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Choosing a New Motorcycle Helmet
Making a Lifesaving Choice

Select a helmet that meets both DOT and Snell standards

INTRODUCTION: Choosing a new helmet is one of the most important motorcycle-related decisions you will ever make. One of the things I have learned during my years of teaching "RiderCourses" is that some riders buy a new helmet just before they take a "RiderCourse." Then they come to class and learn something that convinces them they made a mistake in their choice. This brief article is aimed at helping riders make informed decisions regarding choosing a new helmet. The information in this article is based on research fact and on my own experience. What you are getting is my best recommendation.

BUY THE BEST: Buy the most expensive helmet you can afford. Just like anything else, cost most often represents quality. Obviously, this is a general rule and there are exceptions, but when it comes to your head, cost should be no object. If you can afford a $1,000 motorcycle, you can certainly afford a $200 helmet. If you can afford a $10,000 motorcycle, there is not a helmet made you Full-face motorcycle helmetcannot afford.

FULL COVERAGE: A full-coverage or full-face helmet covers more and protects better. No argument. Nothing else to say.

DOT and SNELL STANDARDS: The relationship between the Department of Transportation (DOT) and the Snell Memorial Foundation (Snell) standards takes study to understand. There are similarities and differences between the two standards. But what is certain is that these organizations set the standards or benchmarks that helmets must meet (DOT) and can met (Snell). The research on the subject is incomplete, and informed individuals will express different opinions regarding which standard is "best." All helmets must meet the DOT standard. Why not make it simple and buy a helmet that meets both the DOT and Snell standard? That's my recommendation.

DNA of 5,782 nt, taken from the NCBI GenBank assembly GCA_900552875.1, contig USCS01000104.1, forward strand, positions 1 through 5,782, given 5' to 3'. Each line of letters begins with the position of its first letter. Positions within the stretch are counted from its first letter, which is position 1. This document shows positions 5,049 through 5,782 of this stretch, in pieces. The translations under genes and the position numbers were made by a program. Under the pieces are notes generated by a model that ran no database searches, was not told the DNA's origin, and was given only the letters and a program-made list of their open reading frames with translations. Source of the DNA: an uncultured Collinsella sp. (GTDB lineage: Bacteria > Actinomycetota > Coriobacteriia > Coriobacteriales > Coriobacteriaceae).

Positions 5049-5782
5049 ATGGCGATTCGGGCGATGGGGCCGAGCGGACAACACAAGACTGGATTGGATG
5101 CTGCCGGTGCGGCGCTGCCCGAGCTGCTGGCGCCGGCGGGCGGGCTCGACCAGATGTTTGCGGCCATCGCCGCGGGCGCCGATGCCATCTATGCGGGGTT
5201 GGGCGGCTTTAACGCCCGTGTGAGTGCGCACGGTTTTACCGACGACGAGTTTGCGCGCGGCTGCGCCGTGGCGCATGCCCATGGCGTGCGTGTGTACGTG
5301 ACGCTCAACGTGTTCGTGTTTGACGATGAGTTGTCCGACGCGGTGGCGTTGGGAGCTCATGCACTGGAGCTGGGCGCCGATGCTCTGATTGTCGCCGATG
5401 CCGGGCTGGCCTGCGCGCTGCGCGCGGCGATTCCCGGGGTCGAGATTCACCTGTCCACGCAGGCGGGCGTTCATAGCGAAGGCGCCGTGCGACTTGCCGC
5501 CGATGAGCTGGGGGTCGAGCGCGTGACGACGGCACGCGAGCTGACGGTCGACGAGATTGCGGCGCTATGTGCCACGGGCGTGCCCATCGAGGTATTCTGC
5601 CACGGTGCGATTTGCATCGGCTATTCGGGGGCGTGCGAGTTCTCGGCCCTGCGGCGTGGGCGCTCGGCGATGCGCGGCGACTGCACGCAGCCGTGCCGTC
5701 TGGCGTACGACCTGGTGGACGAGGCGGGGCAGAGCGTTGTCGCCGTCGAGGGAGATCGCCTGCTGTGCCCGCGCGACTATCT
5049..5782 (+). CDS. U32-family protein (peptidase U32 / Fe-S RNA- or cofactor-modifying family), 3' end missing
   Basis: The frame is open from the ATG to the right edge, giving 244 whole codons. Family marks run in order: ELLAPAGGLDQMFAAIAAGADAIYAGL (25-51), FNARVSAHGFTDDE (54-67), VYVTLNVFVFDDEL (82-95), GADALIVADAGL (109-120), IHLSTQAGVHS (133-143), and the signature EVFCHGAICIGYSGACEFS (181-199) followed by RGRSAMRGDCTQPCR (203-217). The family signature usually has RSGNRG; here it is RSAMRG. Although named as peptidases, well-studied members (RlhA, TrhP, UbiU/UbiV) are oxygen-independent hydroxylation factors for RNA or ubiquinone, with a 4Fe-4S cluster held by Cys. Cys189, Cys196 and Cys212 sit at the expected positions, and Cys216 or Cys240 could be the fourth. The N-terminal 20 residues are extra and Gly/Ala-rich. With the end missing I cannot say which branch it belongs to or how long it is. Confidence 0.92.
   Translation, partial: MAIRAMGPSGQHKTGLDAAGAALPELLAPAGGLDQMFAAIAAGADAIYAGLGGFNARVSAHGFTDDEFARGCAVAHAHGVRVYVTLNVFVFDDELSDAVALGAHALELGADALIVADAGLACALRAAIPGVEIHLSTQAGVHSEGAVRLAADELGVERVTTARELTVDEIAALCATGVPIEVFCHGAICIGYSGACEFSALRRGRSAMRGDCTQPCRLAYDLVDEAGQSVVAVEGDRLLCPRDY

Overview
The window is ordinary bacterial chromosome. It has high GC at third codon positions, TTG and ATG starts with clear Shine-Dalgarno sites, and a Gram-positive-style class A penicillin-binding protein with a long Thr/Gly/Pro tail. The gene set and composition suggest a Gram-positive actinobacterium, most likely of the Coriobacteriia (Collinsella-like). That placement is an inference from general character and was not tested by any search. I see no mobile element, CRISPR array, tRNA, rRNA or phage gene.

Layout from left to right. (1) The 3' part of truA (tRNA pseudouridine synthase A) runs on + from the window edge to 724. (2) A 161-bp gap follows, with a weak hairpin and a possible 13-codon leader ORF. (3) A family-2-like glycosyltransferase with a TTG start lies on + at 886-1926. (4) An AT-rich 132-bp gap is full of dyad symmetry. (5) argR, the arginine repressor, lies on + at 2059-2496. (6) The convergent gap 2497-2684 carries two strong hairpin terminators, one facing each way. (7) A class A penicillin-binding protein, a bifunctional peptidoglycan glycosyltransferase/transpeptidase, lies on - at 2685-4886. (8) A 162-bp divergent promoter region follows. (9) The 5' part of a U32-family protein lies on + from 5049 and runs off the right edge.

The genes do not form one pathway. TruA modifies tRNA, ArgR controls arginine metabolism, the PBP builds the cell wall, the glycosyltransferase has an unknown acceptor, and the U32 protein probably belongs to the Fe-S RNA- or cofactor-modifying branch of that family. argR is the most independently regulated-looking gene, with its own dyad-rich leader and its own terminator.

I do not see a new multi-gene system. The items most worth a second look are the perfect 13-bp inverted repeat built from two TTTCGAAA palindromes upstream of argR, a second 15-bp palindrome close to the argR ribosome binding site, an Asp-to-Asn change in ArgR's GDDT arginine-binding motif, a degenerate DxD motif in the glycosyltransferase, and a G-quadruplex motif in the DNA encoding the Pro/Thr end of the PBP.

Brightly colored motorcycle helmetCOLOR: When it comes to being on a motorcycle, one thing is certain: you are hard to see. Not being visible (conspicuous to others) is a primary cause of motorcycle crashes. When you are riding, your head is usually the highest point. Put something on it that others can see! "Bright is right" is a slogan worth taking to heart--or head. White, bright red, yellow, orange, or bright multicolored helmets are good choices. Black or any other dark color is a choice that could cause someone to later say, "Sorry, officer, I didn't see the motorcyclist."

FIT: The correct fit is a bit hard to describe. You want a helmet that feels "snug" all around your head: over your ears, on your forehead, and next to your cheeks. With the helmet on, try holding on to the helmet and moving your headCorrect fit for motorcycle helmet side to side. The helmet is too big if you can turn your head inside the helmet; it should be snug enough to resist your attempt. Feel for pressure points, at which the helmet should again be snug, but not hurting. If you wear glasses, try them on. Check the fit with the helmet strap very loosely fastened. You should not have to depend on the strap to keep the helmet on. Tighten up the strap and try lifting the helmet off your head from the rear. If it feel like it wants to come off, the helmet is too large.

WHERE AND HOW TO BUY: Your local dealer is the place to start. The dealer should help you locate and purchase the best helmet for you. Remember, however, that dealers cannot stock every brand, size, and color. Some of the brands that competition riders choose—like Bell, Arai, and Shoei—are often not found at your local dealer. If you know the features you want, by using a sizing chart, your dealer should be able to guide you through one of his/her many catalogs to find a helmet just right for you.

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Dr. Dan Petterson has been a motorcyclist for over 40 years. He rides street, off-road, racetrack, and dual sport. He currently owns 10 motorcycles, four of which are licensed and insured for street use. He has been involved in motorcyclist safety since 1985 as a Motorcycle Safety Foundation instructor/RiderCoach and since 1990 as a RiderCoach Trainer. He is a graduate of several track schools, including all four levels of the California Superbike School. He holds a doctorate in education from Western Michigan University. Dan is a charter lifetime member of the AMA, having earned his charter lifetime membership many years ago by being a continuous dues-paying annual member for 25 years. He is the founder and current president of the Skilled Motorcyclist Association–Responsible, Trained and Educated Riders, Inc. (SMARTER at